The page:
Sculptor’s long-running lawsuit against Kevin Costner can resume, judges rule


Sculptor Peggy Detmers’s decades-long dispute with Kevin Costner—the star of Dances with Wolves, Waterworld and the series Yellowstone—over a massive statue of a bison hunt the actor commissioned for a failed resort project, will resume after a four-judge panel in South Dakota Supreme Court reversed a lower court’s dismissal of the lawsuit this week, Courthouse News reports.

The lawsuit, which originated in 2008 but pertains to a sculpture commission that dates back to 1994, revolves around the 17-piece sculptural ensemble Lakota Bison Jump. Costner commissioned Detmers to create the work—which depicts three Lakota warriors hunting a herd of bison, all rendered at 150% life size—for a luxury resort he was planning to build near Deadwood, North Dakota. In addition to a preliminary fee of $300,000, Detmers, a former US Forest Service biologist, was promised royalties from sales of reproductions at the resort’s gift shop.

By 2000, amid opposition from the Lakota People, Costner’s resort project stalled and Detmers ceased work on the sculpture. Then, the actor and sculptor reached a new agreement: Costner would pay Detmers an additional $60,000 and, if the resort were not built in another ten years and the sculpture were “not agreeably displayed elsewhere”, he would sell it, and they would split the proceeds evenly. Costner would also retain copyright to the work until its sale, after which it would revert to Detmers.

In 2002, Costner gave up on the resort scheme and instead built a tourist attraction on some of the same land. The centrepiece of the complex, dubbed Ta’Tanka: Story of the Bison, is Detmers’s sculpture; it also includes a visitor centre, museum and gift shop offering local and Native American goods. Admission to Ta’Tanka costs $12 for adults and $6 for children. Its website claims that Lakota Bison Jump is the third-largest bronze sculpture in the world.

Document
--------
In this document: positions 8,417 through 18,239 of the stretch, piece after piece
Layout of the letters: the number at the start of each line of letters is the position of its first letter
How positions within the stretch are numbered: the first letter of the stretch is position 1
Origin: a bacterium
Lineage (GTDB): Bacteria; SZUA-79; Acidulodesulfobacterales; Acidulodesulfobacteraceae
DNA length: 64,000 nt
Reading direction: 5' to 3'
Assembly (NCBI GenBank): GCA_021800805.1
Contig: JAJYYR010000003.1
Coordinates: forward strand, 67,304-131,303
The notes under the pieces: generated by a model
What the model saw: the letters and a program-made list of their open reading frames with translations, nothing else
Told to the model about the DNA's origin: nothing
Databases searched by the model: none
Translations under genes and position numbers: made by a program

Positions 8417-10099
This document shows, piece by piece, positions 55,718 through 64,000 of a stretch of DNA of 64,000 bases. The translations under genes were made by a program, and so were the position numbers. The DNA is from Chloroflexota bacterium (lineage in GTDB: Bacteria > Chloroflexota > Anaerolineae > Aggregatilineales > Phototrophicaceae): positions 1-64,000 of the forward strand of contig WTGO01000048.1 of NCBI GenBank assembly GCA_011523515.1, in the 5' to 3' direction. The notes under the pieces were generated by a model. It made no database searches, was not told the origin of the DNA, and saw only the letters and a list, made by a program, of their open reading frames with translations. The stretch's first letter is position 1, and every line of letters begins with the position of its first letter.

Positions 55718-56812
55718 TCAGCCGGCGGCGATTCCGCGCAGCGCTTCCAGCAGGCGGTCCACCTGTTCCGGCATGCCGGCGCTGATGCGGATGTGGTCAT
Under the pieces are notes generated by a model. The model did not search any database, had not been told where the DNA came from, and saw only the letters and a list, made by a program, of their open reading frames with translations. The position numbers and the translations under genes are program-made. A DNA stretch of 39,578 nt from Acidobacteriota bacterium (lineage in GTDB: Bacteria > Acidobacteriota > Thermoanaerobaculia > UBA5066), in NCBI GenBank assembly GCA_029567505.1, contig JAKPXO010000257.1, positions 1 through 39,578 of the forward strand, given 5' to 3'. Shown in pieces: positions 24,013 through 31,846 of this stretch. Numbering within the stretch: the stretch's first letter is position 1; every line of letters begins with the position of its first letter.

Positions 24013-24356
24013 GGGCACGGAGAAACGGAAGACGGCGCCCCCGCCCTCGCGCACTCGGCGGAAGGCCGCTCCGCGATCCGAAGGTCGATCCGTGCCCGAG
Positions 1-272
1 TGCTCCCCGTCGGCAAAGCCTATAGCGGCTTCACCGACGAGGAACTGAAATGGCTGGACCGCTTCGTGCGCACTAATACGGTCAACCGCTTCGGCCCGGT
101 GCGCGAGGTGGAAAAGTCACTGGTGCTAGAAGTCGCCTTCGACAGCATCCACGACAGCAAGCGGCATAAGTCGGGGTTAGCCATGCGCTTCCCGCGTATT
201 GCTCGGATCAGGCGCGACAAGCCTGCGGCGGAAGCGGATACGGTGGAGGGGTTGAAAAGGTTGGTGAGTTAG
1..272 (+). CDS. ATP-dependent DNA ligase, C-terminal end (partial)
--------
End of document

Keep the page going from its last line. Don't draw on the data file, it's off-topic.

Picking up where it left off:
A partial view of Lakota Bison Jump, by Peggy Detmers, at Ta’Tanka: Story of the Bison in Deadwood, South Dakota Photo by Strange Biology, via Flickr

In 2008, seemingly unconvinced that showing her sculpture at Ta’Tanka constituted having it “agreeably displayed elsewhere”, Detmers sued Costner, seeking a court order requiring him to sell the sculpture. Following a trial, the circuit court sided with Costner, a decision that Detmers appealed to South Dakota’s Supreme Court, which in 2012 ruled in Costner’s favour, seemingly bringing the legal saga over Lakota Bison Jump to a close.

But then, in 2021, Costner listed the Ta’Tanka property for sale, specifying that Detmers’s sculpture was not for sale and would be relocated by the seller. In November of that year, Detmers filed a new lawsuit, alleging that Costner had agreed to “permanently” display her sculpture at Ta’Tanka and seeking a court order for him to sell the sculpture if he sold the property. The circuit court once again sided with Costner, a decision Detmers appealed, leading to the 3 August decision in the sculptor’s favour by the panel of judges in South Dakota Supreme Court.

The judges’ decision hinges largely on the grammar of the contract between Detmers and Costner, and their finding that the “the circuit court erroneously read” it to mean that the sculpture only needed to be “agreeably displayed elsewhere” for ten years. The case is now remanded back to Lawrence County’s circuit court, where it may go to trial, the South Dakota Searchlight reported.


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